Protein Electrophoresis and Blotting.

Native protein electrophoresis was performed on nondenaturing 8% (vol/vol) acrylamid/bisacrylamid (37.5:1) minigels using 0.3% (wt/vol) imidazol/0.8% (wt/vol) Hepes (pH 7.4) as a running buffer. SDS/PAGE were performed on 10% (vol/vol) acrylamid/bisacrylamid (37.5:1) resolving gels combined with 6% (vol/vol) stacking gels and using 0.1% (wt/vol) SDS/0.3% (wt/vol) Tris/1.4% (wt/vol) glycine (pH 8.3) as a running buffer. Gels were stained with Bio-Safe Coomassie G250 and/or Bio-Rad Silver Stain (Bio-Rad). Blotting onto Optitran BA-S85 membranes (Schleicher & Schüll) was carried out according the manufacturer's recommendations. Immunoblot detection using a polyclonal rabbit antibody (Eurogentec, Brussels) raised against heterologously expressed and nickel-agarose column purified GSS (Xpress System Protein Purification; Invitrogen) followed the instructions from the ECL Western blotting analysis system (Amersham Pharmacia).

Results and Discussion

Diamondback Moth Encodes a GSS Gene.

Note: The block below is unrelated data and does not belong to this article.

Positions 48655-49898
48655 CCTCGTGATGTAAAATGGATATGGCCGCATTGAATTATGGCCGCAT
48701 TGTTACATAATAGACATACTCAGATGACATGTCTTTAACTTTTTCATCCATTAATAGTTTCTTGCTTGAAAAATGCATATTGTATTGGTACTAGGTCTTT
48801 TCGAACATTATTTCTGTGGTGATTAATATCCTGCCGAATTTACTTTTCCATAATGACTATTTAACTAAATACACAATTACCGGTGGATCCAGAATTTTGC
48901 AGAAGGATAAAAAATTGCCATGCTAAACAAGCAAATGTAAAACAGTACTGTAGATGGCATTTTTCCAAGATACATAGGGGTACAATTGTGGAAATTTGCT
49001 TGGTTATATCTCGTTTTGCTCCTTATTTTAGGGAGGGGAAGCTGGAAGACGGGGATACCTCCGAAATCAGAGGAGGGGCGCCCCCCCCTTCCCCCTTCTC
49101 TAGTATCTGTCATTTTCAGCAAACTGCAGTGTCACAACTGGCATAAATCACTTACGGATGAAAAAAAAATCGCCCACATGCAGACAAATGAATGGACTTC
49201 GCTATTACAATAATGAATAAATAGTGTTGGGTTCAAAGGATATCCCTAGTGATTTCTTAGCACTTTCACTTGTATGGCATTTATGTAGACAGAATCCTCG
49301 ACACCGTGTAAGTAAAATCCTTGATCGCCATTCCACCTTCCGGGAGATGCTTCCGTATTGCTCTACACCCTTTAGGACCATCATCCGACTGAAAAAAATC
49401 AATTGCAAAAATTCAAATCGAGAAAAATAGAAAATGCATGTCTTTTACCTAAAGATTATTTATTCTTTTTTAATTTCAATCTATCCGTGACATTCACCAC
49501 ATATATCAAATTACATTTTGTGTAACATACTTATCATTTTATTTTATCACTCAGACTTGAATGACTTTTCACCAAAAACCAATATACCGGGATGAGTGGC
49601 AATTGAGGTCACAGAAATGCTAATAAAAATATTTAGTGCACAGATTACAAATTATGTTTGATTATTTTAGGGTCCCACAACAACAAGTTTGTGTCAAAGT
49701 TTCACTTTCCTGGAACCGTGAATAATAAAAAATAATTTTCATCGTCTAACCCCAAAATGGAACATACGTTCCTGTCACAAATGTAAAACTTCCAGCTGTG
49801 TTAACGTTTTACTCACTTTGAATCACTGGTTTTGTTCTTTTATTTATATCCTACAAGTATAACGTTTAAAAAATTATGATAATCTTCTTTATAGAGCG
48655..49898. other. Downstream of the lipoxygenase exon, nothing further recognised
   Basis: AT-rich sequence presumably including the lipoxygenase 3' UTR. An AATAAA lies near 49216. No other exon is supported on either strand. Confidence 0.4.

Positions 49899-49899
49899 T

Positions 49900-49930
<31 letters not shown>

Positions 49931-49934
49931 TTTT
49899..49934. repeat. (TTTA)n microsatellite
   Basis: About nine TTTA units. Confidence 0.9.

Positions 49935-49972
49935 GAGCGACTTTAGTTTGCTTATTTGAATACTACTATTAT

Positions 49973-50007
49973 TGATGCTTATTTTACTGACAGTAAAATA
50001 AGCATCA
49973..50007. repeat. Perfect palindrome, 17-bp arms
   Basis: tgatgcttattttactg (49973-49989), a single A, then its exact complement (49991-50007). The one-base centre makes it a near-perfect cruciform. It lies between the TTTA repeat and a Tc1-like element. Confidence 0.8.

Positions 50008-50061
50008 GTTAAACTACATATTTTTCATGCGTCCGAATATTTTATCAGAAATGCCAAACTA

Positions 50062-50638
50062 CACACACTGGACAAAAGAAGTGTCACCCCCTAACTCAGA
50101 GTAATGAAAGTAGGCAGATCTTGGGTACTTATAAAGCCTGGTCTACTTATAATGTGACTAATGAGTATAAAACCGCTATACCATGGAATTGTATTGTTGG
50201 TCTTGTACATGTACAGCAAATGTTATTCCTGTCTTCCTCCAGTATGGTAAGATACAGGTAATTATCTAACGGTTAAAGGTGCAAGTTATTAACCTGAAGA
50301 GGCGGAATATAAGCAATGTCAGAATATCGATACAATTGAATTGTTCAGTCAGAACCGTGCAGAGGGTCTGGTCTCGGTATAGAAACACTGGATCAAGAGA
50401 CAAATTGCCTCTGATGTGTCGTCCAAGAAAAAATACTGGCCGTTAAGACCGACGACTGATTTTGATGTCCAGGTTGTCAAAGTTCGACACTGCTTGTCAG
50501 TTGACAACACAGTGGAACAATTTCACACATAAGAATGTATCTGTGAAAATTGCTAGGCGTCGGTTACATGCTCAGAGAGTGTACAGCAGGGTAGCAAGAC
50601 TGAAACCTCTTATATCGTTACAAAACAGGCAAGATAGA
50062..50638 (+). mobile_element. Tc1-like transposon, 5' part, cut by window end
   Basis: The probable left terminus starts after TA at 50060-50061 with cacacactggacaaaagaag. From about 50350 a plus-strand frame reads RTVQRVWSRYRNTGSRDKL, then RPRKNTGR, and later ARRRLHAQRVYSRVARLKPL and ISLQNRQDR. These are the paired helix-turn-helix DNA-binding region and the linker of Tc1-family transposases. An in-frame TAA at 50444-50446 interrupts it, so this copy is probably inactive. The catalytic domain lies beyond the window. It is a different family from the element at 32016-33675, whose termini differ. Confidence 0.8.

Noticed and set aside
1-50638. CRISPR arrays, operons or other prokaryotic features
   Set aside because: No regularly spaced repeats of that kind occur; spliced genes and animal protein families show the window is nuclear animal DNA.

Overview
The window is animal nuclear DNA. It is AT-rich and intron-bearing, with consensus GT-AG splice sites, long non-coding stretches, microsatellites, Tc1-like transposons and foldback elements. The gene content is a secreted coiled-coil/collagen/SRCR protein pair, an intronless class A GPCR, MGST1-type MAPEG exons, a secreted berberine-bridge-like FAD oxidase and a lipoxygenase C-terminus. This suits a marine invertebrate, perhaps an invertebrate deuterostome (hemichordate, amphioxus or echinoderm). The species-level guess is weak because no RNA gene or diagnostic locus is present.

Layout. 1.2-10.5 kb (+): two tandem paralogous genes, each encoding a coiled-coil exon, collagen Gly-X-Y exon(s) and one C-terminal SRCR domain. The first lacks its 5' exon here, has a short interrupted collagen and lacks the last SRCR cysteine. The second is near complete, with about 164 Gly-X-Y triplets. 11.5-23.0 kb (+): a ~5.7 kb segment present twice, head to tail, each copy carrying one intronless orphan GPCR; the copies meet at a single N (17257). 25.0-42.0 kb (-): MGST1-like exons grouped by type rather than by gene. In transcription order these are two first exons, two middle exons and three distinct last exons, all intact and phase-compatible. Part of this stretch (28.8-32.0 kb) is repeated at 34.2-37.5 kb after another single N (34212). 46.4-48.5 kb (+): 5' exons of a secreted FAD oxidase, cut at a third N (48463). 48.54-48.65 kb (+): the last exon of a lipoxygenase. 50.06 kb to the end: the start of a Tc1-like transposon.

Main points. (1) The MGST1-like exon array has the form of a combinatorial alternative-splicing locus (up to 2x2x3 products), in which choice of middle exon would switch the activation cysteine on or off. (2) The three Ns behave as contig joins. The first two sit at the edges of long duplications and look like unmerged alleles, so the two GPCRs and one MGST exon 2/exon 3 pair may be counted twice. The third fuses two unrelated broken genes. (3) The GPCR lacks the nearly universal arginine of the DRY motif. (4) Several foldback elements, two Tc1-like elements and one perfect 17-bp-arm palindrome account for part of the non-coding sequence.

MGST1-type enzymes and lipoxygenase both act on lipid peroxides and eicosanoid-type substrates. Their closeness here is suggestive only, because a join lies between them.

A common procedure to analyze glucosinolates involves sulfatase from H. pomatia. Glucosinolates are bound to anion exchange columns and released as desulfo-glucosinolates by treating with sulfatase (15). HPLC analysis of water/methanol extracted feces from DBM larvae fed on a variety of A. thaliana ecotypes revealed the presence of desulfo-glucosinolates. Also, in an expressed sequence tag collection from DBM larvae several, partly overlapping clones with strong similarity to sulfatase genes from various species were detected. This finding suggested that DBM contains a sulfatase activity that may desulfate glucosinolates, a GSS (Fig. (Fig.11B). To test this hypothesis, crude protein extracts from fourth-instar larval guts were separated on native PAGE gels. GSS activity was monitored with sinigrin, and correlated with a single band on a Coomassie brilliant blue stained gel. This band was excised from the native gels and subjected to SDS/PAGE, where it also migrated as a single band, with a molecular mass of approximately 66 kDa. These results were confirmed by isoelectric focusing (Fig. (Fig.2).2). Moreover, the band comigrating with GSS activity was excised from native gels, purified, desalted and concentrated with Centricon spin columns (Millipore) and, after lyophilization, subjected to matrix-assisted laser desorption ionization mass fingerprinting and electrospray ionization MS/MS (Wita Proteomics, Teltow, Germany). Only a single polypeptide was identified that exhibited the fingerprint pattern expected from GSS. Further analyses located GSS activity in the gut content and, in lesser amounts, in gut tissue but not in the remaining parts of the larval body (Fig. (Fig.3),3), indicating that the enzyme is secreted into the gut lumen.